Participatory art

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Participatory art is an approach to making art in which the audience is engaged directly in the creative process, allowing them to become co-authors, editors, and observers of the work. Therefore,this type of art is incomplete without the viewers physical interaction. Its intent is to challenge the dominant form of making art in the West, in which a small class of professional artists make the art while the public takes on the role of passive observer or consumer, i.e., buying the work of the professionals in the marketplace. Commended works by advocates that popularized participatory art include Augusto Boal in his Theater of the oppressed, as well as Allan Kaprow in happenings.

One of the earliest usages of the term appears in photographer Richard Ross (photographer)'s review for the Los Angeles Institute of Contemporary Art journal of the exhibition "Downtown Los Angeles Artists," organized by the Santa Barbara Contemporary Arts Forum in 1980. Describing in situ works by Jon Peterson (artist), Maura Sheehan and Judy Simonian anonymously placed around Santa Barbara, Ross wrote, "These artists bear the responsibility to the community. Their art is participatory."[1]

It is important to point out that there has been some nominal obfuscation of Participatory Art, causing it's appreciation as a distinct form to be stymied. It is most likely that this occurred simultaneously with the development of the term "Relational Aesthetics" by Bourriaud in the late 1990s. Some other art making techniques, such as 'community-based art', 'interactive art', or 'socially-engaged art' have been (mis)labelled as Participatory art, simply because the subtleties of distinction are not always clearly understood or cared about. Participatory art requires of the artist that they either not be present, or that they somehow are able to recede far enough to become equal with the participants. This is the only way that participants might be offered the agency of creation; without this detail, participants will always respond within the domain of authority of the artist; they will be subjugated in this way, and the work will fail to be participatory. This detail is centrally important in asserting Participation as a form in itself, and effectively differentiates Participation from interactive, community based art and socially engaged art.[2] Any of these techniques can include the presence of the artist, as it will not impinge upon the outcome of the work in the same way.

Folk and tribal art can be considered to be a predecessor or model for contemporary "participatory art" in that many or all of the members of the society participate in the making of "art". However, the ideological issue of use arises at this point because art made in the institutions of art is by default, already part of the art world, and therefore it's perceived use is entirely different to any ritualistic or traditional practices expressed by folk or tribal groups. As the ethnomusicologist Bruno Nettl wrote, the tribal group "has no specialization or professionalization; its division of labor depends almost exclusively on sex and occasionally on age, and only rarely are certain individuals proficient in any technique to a distinctive degree ... the same songs are known by all the members of the group, and there is little specialization in composition, performance or instrument making.” [3]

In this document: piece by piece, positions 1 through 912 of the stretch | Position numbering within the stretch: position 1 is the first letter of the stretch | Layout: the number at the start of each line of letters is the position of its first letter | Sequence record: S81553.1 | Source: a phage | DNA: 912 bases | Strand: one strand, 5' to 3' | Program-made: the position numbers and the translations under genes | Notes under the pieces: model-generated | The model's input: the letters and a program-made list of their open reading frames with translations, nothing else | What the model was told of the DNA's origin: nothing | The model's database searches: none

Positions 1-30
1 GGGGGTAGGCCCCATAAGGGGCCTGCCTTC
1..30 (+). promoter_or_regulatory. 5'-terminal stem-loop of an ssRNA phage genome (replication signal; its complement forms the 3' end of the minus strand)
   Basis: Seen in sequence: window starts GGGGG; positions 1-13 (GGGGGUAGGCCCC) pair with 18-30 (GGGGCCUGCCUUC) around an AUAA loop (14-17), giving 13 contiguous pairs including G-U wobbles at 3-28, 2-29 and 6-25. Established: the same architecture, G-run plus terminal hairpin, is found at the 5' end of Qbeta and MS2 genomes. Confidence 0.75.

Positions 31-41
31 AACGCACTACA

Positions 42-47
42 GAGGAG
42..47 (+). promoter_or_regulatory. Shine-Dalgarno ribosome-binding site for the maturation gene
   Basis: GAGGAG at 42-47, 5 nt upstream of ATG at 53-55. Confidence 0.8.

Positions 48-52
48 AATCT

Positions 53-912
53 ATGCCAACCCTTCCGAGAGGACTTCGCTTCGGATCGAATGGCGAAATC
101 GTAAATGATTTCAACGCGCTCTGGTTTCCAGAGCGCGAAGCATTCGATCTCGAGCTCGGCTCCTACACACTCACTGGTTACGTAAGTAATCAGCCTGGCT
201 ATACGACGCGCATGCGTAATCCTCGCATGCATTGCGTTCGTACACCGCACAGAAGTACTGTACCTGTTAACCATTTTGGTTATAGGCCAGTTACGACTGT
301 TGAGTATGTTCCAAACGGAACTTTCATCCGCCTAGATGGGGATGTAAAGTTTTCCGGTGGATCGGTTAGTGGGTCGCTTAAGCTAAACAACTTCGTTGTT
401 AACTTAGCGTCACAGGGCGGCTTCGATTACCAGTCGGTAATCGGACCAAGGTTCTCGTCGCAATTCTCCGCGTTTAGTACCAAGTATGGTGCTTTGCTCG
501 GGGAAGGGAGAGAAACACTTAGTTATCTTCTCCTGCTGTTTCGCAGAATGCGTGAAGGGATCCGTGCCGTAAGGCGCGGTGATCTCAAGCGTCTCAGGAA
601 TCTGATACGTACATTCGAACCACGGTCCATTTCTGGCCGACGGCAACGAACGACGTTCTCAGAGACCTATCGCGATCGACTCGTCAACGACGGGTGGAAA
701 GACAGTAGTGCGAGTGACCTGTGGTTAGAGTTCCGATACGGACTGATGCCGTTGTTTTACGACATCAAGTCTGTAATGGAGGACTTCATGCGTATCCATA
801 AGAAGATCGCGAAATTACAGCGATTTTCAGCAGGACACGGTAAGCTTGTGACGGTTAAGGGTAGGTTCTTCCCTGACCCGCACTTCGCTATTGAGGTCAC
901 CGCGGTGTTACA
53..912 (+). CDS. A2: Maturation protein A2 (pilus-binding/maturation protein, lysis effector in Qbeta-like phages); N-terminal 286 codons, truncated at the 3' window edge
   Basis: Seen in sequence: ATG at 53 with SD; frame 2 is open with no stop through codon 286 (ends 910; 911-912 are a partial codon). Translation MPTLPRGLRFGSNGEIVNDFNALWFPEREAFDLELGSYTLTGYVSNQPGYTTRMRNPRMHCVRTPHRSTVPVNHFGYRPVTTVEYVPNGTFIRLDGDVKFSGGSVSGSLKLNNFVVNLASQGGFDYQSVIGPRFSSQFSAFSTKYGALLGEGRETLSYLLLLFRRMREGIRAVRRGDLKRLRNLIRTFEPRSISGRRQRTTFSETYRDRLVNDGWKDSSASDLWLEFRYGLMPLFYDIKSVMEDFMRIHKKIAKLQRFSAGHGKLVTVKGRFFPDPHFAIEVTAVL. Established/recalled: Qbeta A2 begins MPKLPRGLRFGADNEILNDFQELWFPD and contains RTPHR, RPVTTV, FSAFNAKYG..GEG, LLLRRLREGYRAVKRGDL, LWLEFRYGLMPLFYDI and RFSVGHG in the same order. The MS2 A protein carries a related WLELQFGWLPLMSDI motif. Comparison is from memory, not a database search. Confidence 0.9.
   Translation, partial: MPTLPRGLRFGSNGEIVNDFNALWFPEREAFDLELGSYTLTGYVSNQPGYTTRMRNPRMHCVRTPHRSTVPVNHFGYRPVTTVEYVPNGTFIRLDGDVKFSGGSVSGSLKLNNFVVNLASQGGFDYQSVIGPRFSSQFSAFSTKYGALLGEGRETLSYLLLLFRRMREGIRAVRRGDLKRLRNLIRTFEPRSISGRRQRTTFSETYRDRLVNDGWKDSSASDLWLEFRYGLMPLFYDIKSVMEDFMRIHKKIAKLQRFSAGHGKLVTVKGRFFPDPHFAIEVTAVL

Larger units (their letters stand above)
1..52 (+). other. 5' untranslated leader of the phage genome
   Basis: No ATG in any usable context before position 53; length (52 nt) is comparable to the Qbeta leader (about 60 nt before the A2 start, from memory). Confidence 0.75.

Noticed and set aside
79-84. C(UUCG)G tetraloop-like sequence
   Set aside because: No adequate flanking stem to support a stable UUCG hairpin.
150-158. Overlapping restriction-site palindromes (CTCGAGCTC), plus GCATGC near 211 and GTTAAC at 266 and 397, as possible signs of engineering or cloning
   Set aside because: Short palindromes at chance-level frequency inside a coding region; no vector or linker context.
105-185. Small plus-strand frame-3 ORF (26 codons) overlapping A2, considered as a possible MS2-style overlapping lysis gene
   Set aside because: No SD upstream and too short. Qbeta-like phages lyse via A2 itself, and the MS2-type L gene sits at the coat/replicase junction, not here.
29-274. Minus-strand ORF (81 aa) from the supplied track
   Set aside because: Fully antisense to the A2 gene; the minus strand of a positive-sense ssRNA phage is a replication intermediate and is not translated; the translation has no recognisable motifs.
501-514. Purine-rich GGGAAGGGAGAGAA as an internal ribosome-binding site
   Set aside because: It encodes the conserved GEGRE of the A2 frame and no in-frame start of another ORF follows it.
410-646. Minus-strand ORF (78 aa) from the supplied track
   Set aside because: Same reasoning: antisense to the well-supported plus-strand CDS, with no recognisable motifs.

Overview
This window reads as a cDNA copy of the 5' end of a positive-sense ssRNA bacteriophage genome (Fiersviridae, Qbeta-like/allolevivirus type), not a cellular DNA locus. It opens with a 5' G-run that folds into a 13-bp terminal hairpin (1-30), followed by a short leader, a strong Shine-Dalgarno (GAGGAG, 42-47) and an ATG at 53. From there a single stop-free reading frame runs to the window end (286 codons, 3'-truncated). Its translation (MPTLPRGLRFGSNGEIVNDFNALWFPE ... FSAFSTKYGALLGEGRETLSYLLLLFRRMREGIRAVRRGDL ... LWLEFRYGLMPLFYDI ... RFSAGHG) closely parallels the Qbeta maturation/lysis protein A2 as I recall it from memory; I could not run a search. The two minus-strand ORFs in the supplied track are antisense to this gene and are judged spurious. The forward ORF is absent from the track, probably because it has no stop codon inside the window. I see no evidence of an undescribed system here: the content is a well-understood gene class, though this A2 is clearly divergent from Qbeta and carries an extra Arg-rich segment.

In the Fall/Winter issue of Oregon Humanities magazine, writer Eric Gold describes "an artistic tradition called 'social practice,' which refers to works of art in which the artist, audience, and their interactions with one another are the medium. While a painter uses pigment and canvas, and a sculptor wood or metal, the social practice artist often creates a scenario in which the audience is invited to participate. Although the results may be documented with photography, video, or otherwise, the artwork is really the interactions that emerge from the audience's engagement with the artist and the situation."

Participatory or interactive art creates a dynamic collaboration between the artist, the audience and their environment. Participatory art is not just something that you stand still and quietly look at–it is something you participate in. You touch it, smell it, write on it, talk to it, dance with it, play with it, learn from it. You co-create it. One example of participatory or interactive art in the US is Figment (arts event).

See also[edit]

Subtypes of participatory art[edit]

References[edit]

  1. ^ Richard Ross."At Large In Santa Barbara." LAICA Journal. September–October 1980, Number 28. 45-47
  2. ^ Mount, Andrew (2010). "Participation, Hosting And Mimesis: The Double Being". 
  3. ^ Nettl, Bruno, Music in Primitive Culture, Cambridge, Harvard 1956, p. 10.

Bibliography[edit]

  • Claire Bishop (ed.), Participation: Documents of Contemporary Art, Whitechapel Gallery/The MIT Press, 2006.
  • Robert Atkins, Rudolf Frieling, Boris Groys, Lev Manovich, The Art of Participation: 1950 to Now, Thames & Hudson, 2008.
  • Anna Dezeuze (ed.), The 'Do-it-yourself' Artwork: Participation from Fluxus to New Media, Manchester University Press, 2010.
  • Claire Bishop, Artificial Hells: Participatory Art and the Politics of Spectatorship, Verso Books, 2012.
  • Kathryn Brown (ed.), Interactive Contemporary Art: Participation in Practice, I.B. Tauris, 2014.

External links[edit]